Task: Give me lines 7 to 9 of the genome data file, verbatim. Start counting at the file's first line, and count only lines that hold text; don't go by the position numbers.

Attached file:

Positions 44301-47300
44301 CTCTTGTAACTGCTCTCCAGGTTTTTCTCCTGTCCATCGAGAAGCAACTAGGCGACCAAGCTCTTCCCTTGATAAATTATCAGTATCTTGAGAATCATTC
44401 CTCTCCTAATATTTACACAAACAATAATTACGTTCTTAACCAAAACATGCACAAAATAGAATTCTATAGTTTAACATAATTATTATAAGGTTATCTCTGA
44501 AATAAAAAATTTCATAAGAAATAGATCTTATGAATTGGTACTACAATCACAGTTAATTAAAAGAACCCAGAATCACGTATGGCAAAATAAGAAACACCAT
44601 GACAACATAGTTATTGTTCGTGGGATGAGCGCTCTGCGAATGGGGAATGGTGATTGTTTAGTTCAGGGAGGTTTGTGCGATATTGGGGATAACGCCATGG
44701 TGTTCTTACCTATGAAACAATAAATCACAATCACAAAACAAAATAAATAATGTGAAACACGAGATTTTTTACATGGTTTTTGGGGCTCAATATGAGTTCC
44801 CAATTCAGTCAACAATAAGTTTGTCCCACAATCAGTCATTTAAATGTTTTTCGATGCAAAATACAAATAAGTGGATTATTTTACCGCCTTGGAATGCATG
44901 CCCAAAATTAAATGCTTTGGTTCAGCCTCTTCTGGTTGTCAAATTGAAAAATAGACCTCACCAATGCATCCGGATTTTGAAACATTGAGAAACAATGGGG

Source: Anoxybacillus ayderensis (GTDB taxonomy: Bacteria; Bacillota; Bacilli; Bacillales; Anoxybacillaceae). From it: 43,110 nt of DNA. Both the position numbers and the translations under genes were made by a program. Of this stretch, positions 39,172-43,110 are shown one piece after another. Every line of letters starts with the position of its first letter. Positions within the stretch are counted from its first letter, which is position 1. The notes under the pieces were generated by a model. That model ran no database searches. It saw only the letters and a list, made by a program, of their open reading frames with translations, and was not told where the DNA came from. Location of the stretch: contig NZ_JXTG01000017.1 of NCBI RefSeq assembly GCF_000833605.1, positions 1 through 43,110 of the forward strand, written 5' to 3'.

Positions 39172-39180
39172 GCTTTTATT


44801 CAATTCAGTCAACAATAAGTTTGTCCCACAATCAGTCATTTAAATGTTTTTCGATGCAAAATACAAATAAGTGGATTATTTTACCGCCTTGGAATGCATG
44901 CCCAAAATTAAATGCTTTGGTTCAGCCTCTTCTGGTTGTCAAATTGAAAAATAGACCTCACCAATGCATCCGGATTTTGAAACATTGAGAAACAATGGGG

Source: Anoxybacillus ayderensis (GTDB taxonomy: Bacteria; Bacillota; Bacilli; Bacillales; Anoxybacillaceae). From it: 43,110 nt of DNA. Both the position numbers and the translations under genes were made by a program. Of this stretch, positions 39,172-43,110 are shown one piece after another. Every line of letters starts with the position of its first letter. Positions within the stretch are counted from its first letter, which is position 1. The notes under the pieces were generated by a model. That model ran no database searches. It saw only the letters and a list, made by a program, of their open reading frames with translations, and was not told where the DNA came from. Location of the stretch: contig NZ_JXTG01000017.1 of NCBI RefSeq assembly GCF_000833605.1, positions 1 through 43,110 of the forward strand, written 5' to 3'.